I feel like I have a cat now because I started off the day skimming the top layer of pink desiccant out of the engine dehydrator container (just like the proverbial kitty litter box). I also pulled initially 2, then 3, engine dehydrator plugs and swapped out their pinkish desiccant for nice deep, rich blue desiccant.
Here’s the third and last engine dehydrator plug in which I swapped the desiccant out. I placed it on the bed of pink desiccant that I was just getting ready to pop in the oven for an hour or two at 240° F. Not pictured are a half dozen desiccant bags I pulled out of the engine’s exhaust ports and air intake plenum to also dry out as well.
After the desiccant returned back to its brilliant blue color, I dumped it back into the engine dehumidifier tub and replaced all the desiccant bags. Before I did all this my engine was at 21% relative humidity internally, and about a half hour after I finished with my desiccant shenanigans it was back down to 12%.
In the movie So I Married an Axe Murderer, Mike Myers has a line where his character states to Nancy Travis that he believes that “all Scottish food is based on a dare.” Well, sometimes I feel that way about building Long-EZs: that all majorly important steps are based on huge dares, fraught with the exacting fear that if you screw it up… well, really bad stuff awaits. Like major rebuilds or just parting with a lot of money to fix it.
The biggest two build dares that come to mind involve drilling: First, drilling the wing bolts through the CS Spar into the wings has got to be the biggest right of passage on a Long-EZ build… simply crazy. Second, is drilling the engine mount bolts into what is supposed to be 5/8″ engine mount tubes (I just extrapolated this info from a conversation I had with Dave B!) whereupon mine are actually 9/16″ in diameter… let me tell ya, in this situation that extra 1/16″ might as well be an added meter on the target!
Ok, here’s another odd statement that is probably rarely heard: So I fixed my “loose” bolt hole drilling problem by swapping out my REAMER for just a standard 1/4″ DRILL BIT. Crazy? Yes. True? You betcha!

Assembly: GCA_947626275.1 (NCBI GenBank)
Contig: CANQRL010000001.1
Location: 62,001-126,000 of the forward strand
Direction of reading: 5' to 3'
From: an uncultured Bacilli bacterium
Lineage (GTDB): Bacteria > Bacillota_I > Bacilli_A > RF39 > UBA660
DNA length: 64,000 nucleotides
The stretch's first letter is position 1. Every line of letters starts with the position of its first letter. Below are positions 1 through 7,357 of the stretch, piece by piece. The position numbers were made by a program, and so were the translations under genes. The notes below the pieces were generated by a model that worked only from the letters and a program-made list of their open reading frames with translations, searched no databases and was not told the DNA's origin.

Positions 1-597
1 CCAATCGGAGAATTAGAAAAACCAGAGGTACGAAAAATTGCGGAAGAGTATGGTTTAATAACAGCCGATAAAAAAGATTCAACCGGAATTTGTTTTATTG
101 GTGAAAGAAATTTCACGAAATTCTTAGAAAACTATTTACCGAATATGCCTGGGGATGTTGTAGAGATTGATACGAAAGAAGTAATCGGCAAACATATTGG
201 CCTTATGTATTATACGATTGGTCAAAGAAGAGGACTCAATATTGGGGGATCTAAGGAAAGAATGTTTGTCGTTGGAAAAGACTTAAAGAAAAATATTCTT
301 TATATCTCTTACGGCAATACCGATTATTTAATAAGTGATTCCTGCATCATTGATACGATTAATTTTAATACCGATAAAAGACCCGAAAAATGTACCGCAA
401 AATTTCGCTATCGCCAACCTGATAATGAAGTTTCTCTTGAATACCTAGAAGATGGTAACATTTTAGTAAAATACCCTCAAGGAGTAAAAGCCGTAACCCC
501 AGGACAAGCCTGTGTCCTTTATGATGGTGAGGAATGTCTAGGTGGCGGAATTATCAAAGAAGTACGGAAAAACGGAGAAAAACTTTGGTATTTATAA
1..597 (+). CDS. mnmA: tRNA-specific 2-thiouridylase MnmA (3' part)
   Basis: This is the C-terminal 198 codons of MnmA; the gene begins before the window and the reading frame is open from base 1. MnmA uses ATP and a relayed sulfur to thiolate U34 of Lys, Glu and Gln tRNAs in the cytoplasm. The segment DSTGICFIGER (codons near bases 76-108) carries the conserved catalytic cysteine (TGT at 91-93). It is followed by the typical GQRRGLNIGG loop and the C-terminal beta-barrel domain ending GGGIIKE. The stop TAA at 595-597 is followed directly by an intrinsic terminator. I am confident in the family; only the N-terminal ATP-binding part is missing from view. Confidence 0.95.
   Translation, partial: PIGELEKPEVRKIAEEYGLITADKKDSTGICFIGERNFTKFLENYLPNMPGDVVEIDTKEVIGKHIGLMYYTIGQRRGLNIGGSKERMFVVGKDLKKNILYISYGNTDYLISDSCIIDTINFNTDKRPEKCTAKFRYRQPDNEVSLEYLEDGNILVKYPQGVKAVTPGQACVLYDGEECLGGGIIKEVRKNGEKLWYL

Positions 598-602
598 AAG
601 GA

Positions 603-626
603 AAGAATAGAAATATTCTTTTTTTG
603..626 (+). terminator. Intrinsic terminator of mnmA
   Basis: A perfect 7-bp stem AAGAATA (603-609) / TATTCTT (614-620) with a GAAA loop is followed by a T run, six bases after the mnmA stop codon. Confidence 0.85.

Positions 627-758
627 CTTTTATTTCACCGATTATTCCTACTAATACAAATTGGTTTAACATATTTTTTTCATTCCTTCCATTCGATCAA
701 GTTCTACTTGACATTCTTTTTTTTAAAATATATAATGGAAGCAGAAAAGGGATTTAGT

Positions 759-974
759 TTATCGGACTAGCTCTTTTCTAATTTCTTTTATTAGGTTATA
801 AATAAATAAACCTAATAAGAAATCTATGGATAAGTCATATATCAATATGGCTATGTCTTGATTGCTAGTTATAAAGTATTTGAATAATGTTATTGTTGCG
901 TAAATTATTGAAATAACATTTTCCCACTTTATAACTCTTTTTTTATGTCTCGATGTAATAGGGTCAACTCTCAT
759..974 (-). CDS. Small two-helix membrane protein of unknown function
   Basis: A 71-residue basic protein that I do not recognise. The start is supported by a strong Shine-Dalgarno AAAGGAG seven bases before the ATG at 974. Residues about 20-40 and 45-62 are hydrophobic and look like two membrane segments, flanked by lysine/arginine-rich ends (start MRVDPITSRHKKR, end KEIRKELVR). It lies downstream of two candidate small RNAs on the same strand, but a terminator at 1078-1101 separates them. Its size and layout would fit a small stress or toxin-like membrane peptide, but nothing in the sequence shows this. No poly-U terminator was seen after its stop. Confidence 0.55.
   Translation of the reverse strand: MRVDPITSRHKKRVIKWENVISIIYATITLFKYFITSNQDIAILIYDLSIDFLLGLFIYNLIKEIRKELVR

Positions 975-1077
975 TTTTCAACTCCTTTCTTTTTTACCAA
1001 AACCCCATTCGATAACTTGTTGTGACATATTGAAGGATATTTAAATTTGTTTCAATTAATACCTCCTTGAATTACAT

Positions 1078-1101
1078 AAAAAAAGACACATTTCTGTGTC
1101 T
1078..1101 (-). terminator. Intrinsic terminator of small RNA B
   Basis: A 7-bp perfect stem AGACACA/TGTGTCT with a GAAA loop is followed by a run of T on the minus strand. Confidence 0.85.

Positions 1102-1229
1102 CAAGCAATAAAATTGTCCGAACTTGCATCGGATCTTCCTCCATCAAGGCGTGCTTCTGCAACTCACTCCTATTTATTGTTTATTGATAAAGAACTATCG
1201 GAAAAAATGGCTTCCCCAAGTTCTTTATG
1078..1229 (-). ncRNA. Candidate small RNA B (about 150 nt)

When I drilled out the vertical bolt hole in the lower right engine mount I used a 1/4″ drill bit for the final 1/4″ hole. The fit was way better than the 1/4″ reamer since it took a bit of finagling to get the bolt to go into the hole. Woo-hoo!
I then drilled the horizontal bolt hole in the lower left engine mount to finish off that position.
I again calculated the midpoint of the engine mount tube and the 3/16″ thick engine mount extrusion and drilled from the outboard side in. It worked a treat!
I then had 5 of the 8 bolt holes drilled . . . nearly 2/3rds of the way finished!
As with an alternating clamping process of attaching something into place that has a lot bolts or screws, my next engine mount tube to be completed with the drilling of the second bolt hole (forward/vertical here) was the top right position. Clearly on this one I was able to drill straight into the engine mount tube itself.
I then jumped back down to the lower right engine mount to drill the forward side horizontal bolt hole. I started with a 1/8″ starter hole as shown below.
And ended up with a 1/4″ bolt mounting hole. Again, after the initial go with just using the 1/4″ drill bit, the reamer went back on the shelf…. the 1/4″ drill bit simply did the job in stellar fashion.
Here we have the finished engine mount bolt holes on the right side:
Of course finishing off drilling the lower right engine mount bolt holes meant that both lower engine mount bolt holes were completed.
Yes, not a great pic, but the best I have for viewing the fitted temp bolts on the lower engine mounts.
I then finished the engine mount installation by drilling the vertical bolt hole on the upper left engine mount tube. Both this bolt hole and the horizontal took significantly longer with quite a bit more effort than any of the others, because remember in this position the engine mount extrusion is 4130 steel (which may help explain why it’s so much narrower than the other engine mount extrusions).
Here’s a shot of the top engine mounts with the bolt holes all drilled.
I then double-checked my slightly modified angle and, again, using a 0.224″ spacer (drill bit) vs the plans 1/4″ (0.25″) spacer, I was at exactly 90° [Note that although the board is in place on the engine mount, I am measuring the angle with my contact points for the level and spacer positioned on the board as if there was no board present].
Bam Baby! 90° on the nose . . . now that’s the money shot!
Here I will regale you with a plethora of officially installed engine mount pics!
Tomorrow I’ll be doing a fair amount of work in the Hell Hole in prep for the installation of the firewall that should be taking place within the next 3-4 days.